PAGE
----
Risk Homeostasis

A Theory about 

Risk Taking Behaviour

Common Misunderstandings

2. Homeostasis is a process, not an outcome


In 1929, Walter Cannon,[1] an American physiologist, proposed the term “homeostasis” as a label for the dynamic process that had been discovered some 70 years earlier by the French physician Claude Bernard.[2] Cannon showed considerable wisdom in calling it homeo-stasis, not iso-stasis. “Homeo” means “like, matching, agreeing” while “iso” means “same, equal, identical,” as in isobar, isotope and isotherm. An isotherm is not a homeotherm, and isosceles is not homeosceles. Encyclopedias explain the difference between isostatic and homeostatic. Isostatic has to do with a state of sameness, homeostatic with a mechanism that keeps the output at a desired level. Homeostasis, therefore, should not be viewed as a process that keeps the output the same, at an invariably fixed level. As was stressed by researchers at Harvard University another 70 years later:

 

Bernard‘s and Cannon’s teachings that the integrity of higher forms of life relies on maintenance of a constant internal milieu have been central to modern physiological theory. Unfortunately, the teaching of [the concept of homeostasis] to successive generations of medical students has led to an overly simple perception being embedded in the collective medical consciousness. Cannon never suggested that every physiological variable is tightly regulated within limits, nor did he indicate that even the most well-regulated variables were maintained at an absolute constant level.

It is interesting to note that Cannon (1929), in the article in which he first outlined his concept of homeostasis, specifically pointed out that even the most tightly regulated variables may oscillate. He accordingly defined homeostasis as the process which regulates a physiological variable within certain limits, but that the variable may oscillate between those limits, and the limits themselves may change in response to some special demand.[3]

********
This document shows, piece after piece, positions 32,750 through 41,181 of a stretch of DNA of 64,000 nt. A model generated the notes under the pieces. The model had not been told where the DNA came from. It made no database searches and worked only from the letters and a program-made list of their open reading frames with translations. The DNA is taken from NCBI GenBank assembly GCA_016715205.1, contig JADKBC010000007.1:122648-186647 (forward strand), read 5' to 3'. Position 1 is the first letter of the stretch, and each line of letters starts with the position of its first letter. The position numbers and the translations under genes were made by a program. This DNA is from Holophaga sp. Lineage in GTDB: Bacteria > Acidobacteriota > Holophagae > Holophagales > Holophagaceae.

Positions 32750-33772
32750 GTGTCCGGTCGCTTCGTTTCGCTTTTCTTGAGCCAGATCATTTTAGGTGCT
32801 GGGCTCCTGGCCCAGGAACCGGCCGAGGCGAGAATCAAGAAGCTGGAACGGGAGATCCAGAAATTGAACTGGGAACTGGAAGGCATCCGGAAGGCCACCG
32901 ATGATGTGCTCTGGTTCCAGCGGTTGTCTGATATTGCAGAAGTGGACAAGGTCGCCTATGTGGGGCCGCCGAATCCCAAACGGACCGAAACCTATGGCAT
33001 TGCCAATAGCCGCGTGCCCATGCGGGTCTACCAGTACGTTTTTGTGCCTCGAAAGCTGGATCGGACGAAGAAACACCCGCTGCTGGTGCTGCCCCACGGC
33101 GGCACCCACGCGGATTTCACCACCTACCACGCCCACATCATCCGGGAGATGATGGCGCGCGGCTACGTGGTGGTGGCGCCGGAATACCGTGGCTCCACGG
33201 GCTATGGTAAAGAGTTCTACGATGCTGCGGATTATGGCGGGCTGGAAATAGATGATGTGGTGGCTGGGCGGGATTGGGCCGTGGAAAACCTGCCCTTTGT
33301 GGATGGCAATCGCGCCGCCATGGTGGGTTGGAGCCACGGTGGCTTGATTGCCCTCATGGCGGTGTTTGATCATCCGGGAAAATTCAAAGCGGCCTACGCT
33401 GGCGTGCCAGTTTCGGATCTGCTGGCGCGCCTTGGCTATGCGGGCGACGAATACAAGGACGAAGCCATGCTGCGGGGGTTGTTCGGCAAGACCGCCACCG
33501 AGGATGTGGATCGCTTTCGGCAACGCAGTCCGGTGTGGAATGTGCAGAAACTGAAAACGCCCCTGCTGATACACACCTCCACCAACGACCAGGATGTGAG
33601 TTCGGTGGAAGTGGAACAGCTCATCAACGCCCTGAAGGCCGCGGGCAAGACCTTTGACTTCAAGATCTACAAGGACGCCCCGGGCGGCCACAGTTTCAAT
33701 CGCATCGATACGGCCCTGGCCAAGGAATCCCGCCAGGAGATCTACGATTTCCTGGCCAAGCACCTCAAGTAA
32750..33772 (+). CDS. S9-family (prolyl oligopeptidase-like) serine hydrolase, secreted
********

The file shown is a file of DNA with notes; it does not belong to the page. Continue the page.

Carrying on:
The “overly simple perception,” alas, is not limited to people in the medical profession. Some researchers and practitioners in the field of safety and public health seem to suffer from the same affliction.

You may have noticed that I often belabour the point that the target level of risk is not fixed once and forever—nor is the accident rate per capita. But I think there are good grounds for reiterating it. The fact is that some published critiques of risk homeostasis theory have mistakenly interpreted it as stating that the target level of risk, and thus the accident loss, is immutably fixed.[4],[5] This misinterpretation explains why one critic made the perhaps amusing, but no less erroneous, quip by referring to the theory as “the law of the conservation of misery.” Risk homeostasis does not imply a law of “the conservation of accidents,”[6] just as homeostasis of body temperature or blood pressure does not imply invariant body temperature (think of fever) or invariant blood pressure (think of rest versus exertion).

Homeostasis is a process, not an outcome, let alone an invariant outcome. Expressions such as “partial homeostasis,” “exact homeostasis,”[7] “incomplete homeostasis” and similar ones that have cropped up in well over 25 years of “the great risk homeostasis debate” make very little sense. The use of such expressions betrays two basic misunderstandings of the nature of homeostasis. For one thing, these expressions are mistaken because they refer to outcome, not to process. For another, they misinterpret the outcome as something that should be fixed and invariant. Some people have referred to risk homeostasis theory saying that it implies constancy of risk.[8],[9],[10] They’ve even mislabeled it “the constant risk hypothesis.”[11] We stress that the main hope for developing interventions that are capable of reducing the accident loss per person is located in the very pliability of the target level of risk, as has been demonstrated in a great number of empirical studies under real-life conditions.[12]



[1]Cannon, W.B. (1929). Organization for physiological homeostasis. Psychological Review, 9, 399-431.

[2]Bernard, C. (1859). Leçons sur les propriétés physiologiques et les altérations pathologiques des liquides de l’organisme. Paris: J.B. Ballière.

[3]Moore-Ede, M.C., Sulzman, F.M. and Fuller, C.A. (1982). The clocks that time us: physiology of the circadian timing system. Cambridge, Mass.: Harvard University Press.

[4]Evans, L. (1986). Risk homeostasis theory and traffic accident data. Human Factors, 27, 555-576.

[5]McKenna, F.P. (1987). Behavioural compensation and safety. Safety Science, 9, 107-121.

[6]Michon, J.A. (1979). Personal communication. Department of Psychology, University of Groningen NL.

[7]Janssen, W.H. and Tenkink, R. (1988). Risk homeostasis and its critics: time for an agreement. Ergonomics, 31, 429-433.

[8]Oppe, S. (1988). The concept of risk: a decision theoretic approach. Ergonomics, 31, 435-440.

[9]Rumar, K. (1988). Collective risk but individual safety. Ergonomics, 31, 507-518.

[10]Evans, L. (1985). Human behavior feedback and traffic safety. Human Factors, 27, 555-576.

[11]Veling, I.H. (1984). A laboratory test of the constant risk hypothesis. Acta Psychologica, 55, 281-294.

[12] Wilde, G.J.S. (2001) Target Risk 2. Toronto: PDE Publications, Chapter 11.